nep-pbe New Economics Papers
on Public Economics
Issue of 2014‒04‒11
thirteen papers chosen by
Keunjae Lee
Pusan National University

  1. Fiscal Equalization, Tax Salience, and Tax Competition By Martin Altemeyer-Bartscher
  2. Are taxes beautiful? A survey experiment on information, tax choice and perceived adequacy of the tax burden By Abbiati, Lorenzo; Antinyan, Armenak; Corazzini, Luca
  3. Recent Trends in Income Redistribution in Australia: Can Changes in the Tax-Transfer System Account for the Decline in Redistribution?* By Nicolas Herault; Francisco Azpitarte
  4. Identifying Tax Implicit Equivalence Scales By Justin van de Ven; Nicolas Herault; Francisco Azpitarte
  5. Optimal dynamic nonlinear income taxes: facing an uncertain future with a sluggish government By Berliant, Marcus; Fujishima, Shota
  6. The Impact of Marginal Business Taxes on State Manufacturing By Richard Funderburg Author Workplace: University of Iowa; Timothy J. Bartik; Alan H. Peters
  7. Assessing future sustainability of french public finances By Jérôme Creel; Paul Hubert; Francesco Saraceno
  8. Demystifying a "shining example" : German public finances under the debt brake By Eicker-Wolf, Kai; Truger, Achim
  9. Security and Government Credibility By T. Randolph Beard; Richard Alan Seals Jr.; Michael L. Stern
  10. Efficient Scale of Local Government in China: Quantile Regression Approach to County-Level Data By Mototsugu Fukushige; Yingxin Shi
  11. The CCCTB option: An experimental study By Keser, Claudia; Kimpel, Gerrit; Oestreicher, Andreas
  12. Optimal College Tuition Subsidies By Nicholas Lawson
  13. Government Expenditure Determination on the Basis of Macroeconomics By durongkaveroj, wannaphong

  1. By: Martin Altemeyer-Bartscher
    Abstract: Jurisdictions that engage in inter-regional tax competition usually try to attenuate competitive pressures by substituting salient tax instruments with hidden ones. On this effect, we investigate the efficiency consequences of inter-regional tax competition and fiscal equalization in a federal system when taxpayers fail to optimally react on shrouded attributes of local tax policy. If the statuary tax rate is a relatively salient instrument and taxpayers pay low attention to the quality and the frequency of tax enforcement, the underlying substitution of tax instruments with the aim of reducing the perceived tax price may suppress the under-exploitation of tax bases that is typically triggered by fiscal equalization.
    Keywords: fiscal equalization, tax salience, tax competition, fiscal federalism, tax-cut-cum-base-broadening policy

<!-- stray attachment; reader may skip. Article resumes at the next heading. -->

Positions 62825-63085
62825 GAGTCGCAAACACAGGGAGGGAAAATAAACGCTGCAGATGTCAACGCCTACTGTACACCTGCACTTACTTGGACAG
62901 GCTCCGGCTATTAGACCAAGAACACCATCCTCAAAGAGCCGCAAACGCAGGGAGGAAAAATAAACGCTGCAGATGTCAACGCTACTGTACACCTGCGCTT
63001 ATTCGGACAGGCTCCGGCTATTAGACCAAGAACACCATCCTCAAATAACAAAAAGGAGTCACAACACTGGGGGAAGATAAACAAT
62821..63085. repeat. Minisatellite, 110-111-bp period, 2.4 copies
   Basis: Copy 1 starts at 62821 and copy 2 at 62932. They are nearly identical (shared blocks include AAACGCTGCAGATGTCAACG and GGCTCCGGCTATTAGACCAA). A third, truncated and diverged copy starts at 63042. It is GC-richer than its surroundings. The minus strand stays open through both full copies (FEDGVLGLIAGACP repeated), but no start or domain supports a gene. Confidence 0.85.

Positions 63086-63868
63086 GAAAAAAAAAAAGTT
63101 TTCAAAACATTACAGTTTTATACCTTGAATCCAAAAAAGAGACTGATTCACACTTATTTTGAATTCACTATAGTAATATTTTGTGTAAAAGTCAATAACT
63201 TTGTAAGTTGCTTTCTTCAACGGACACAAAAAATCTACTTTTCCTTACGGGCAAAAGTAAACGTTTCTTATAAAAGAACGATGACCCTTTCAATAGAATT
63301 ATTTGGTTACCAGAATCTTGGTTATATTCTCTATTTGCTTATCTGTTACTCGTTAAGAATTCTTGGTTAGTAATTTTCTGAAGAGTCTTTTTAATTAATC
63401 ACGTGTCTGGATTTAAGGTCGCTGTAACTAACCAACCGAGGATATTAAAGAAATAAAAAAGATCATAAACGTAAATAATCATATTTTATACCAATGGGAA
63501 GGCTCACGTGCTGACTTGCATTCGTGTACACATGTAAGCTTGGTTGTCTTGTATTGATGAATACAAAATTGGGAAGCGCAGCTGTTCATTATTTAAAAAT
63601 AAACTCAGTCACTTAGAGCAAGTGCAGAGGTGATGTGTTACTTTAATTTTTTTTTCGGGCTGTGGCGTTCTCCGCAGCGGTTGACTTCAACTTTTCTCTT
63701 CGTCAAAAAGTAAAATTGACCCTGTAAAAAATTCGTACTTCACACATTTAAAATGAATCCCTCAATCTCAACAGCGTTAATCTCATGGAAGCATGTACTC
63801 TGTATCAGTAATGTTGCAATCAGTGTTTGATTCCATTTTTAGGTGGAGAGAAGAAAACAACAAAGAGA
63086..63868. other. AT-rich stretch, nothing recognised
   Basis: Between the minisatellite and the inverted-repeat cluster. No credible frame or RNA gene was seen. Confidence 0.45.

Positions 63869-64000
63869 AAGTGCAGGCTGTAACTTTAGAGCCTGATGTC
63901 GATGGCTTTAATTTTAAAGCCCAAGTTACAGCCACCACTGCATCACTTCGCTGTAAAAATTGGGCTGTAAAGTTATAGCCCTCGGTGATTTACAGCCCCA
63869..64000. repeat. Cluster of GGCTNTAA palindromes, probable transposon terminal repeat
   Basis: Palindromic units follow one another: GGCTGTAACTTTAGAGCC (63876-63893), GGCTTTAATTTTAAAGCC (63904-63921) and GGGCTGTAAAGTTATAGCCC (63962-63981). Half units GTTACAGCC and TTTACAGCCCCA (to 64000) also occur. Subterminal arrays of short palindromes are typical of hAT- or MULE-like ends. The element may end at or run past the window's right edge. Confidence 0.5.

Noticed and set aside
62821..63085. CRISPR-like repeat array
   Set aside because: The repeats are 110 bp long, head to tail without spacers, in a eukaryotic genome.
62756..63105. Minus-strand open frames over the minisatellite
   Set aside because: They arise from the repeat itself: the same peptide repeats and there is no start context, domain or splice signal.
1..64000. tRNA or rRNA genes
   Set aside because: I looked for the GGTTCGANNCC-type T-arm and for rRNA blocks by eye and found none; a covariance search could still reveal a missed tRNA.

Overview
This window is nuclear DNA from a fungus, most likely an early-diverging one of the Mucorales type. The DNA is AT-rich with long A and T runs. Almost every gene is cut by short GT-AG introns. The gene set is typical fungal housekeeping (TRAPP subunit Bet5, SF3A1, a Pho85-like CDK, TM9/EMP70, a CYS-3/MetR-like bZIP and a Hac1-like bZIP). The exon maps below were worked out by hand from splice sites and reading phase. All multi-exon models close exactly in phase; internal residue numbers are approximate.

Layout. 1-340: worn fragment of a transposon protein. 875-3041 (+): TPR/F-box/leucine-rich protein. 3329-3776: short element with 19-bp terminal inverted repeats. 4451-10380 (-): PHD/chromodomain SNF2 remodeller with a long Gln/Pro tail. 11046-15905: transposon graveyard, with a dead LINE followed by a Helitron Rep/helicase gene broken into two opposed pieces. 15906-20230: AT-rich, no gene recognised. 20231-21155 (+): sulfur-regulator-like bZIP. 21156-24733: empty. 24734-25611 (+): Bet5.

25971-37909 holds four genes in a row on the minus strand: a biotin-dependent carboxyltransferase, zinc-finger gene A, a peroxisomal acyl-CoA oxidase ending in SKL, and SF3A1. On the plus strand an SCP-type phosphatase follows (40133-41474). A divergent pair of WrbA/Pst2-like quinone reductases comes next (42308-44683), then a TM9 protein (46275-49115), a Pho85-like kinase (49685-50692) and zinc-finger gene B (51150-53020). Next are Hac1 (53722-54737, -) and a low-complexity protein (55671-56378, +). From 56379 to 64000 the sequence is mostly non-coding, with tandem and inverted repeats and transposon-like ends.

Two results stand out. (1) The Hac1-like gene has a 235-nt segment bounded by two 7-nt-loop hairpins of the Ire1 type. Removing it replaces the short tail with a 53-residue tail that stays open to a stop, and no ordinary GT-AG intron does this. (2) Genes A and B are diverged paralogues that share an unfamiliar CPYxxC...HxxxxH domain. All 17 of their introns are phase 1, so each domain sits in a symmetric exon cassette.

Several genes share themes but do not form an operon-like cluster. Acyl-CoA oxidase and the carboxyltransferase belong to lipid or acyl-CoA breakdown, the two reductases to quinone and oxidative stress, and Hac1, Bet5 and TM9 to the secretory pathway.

JEL: H77 H22 H30
    Date: 2014–03
  2. By: Abbiati, Lorenzo; Antinyan, Armenak; Corazzini, Luca
    Abstract: We report results from a survey experiment aimed at testing whether providing information on the national public expenditure to the taxpayers and whether involving them in the process of allocating tax revenues over public goods influence the level of the adequate tax rate - the fraction of income that individuals consider adequate to pay as taxes. We find that providing information on public expenditure does not influence the level of the adequate tax rate. On the contrary, the level of the adequate tax rate substantially increases when taxpayers can get to choose the public goods to finance through their taxation. --
    Keywords: Tax Choice,Adequate Tax Rate,Survey Experiment
    JEL: H24 H50 D31
    Date: 2014
  3. By: Nicolas Herault (Melbourne Institute of Applied Economic and Social Research, The University of Melbourne); Francisco Azpitarte (Brotherhood of St Laurence; and Melbourne Institute of Applied Economic and Social Research, The University of Melbourne)
    Abstract: We examine trends in the redistributive impact of the tax-transfer system in Australia between 1994 and 2009 using a framework that allows us to separate the contributions of taxes and benefits to overall income redistribution. Furthermore, we identify the effect of tax-transfer policy reforms on changes in income redistribution over the period by controlling for changes in the distribution of market incomes. We find that after reaching a peak value in the late 1990s, the redistributive impact of taxes and transfers steadily declined. Although reforms to the tax-transfer system contributed to the decline in redistribution, their contribution was limited.
    Keywords: Taxes and transfers, income inequality, progressivity, redistributive effect
    JEL: H23 J22 D31
    Date: 2014–01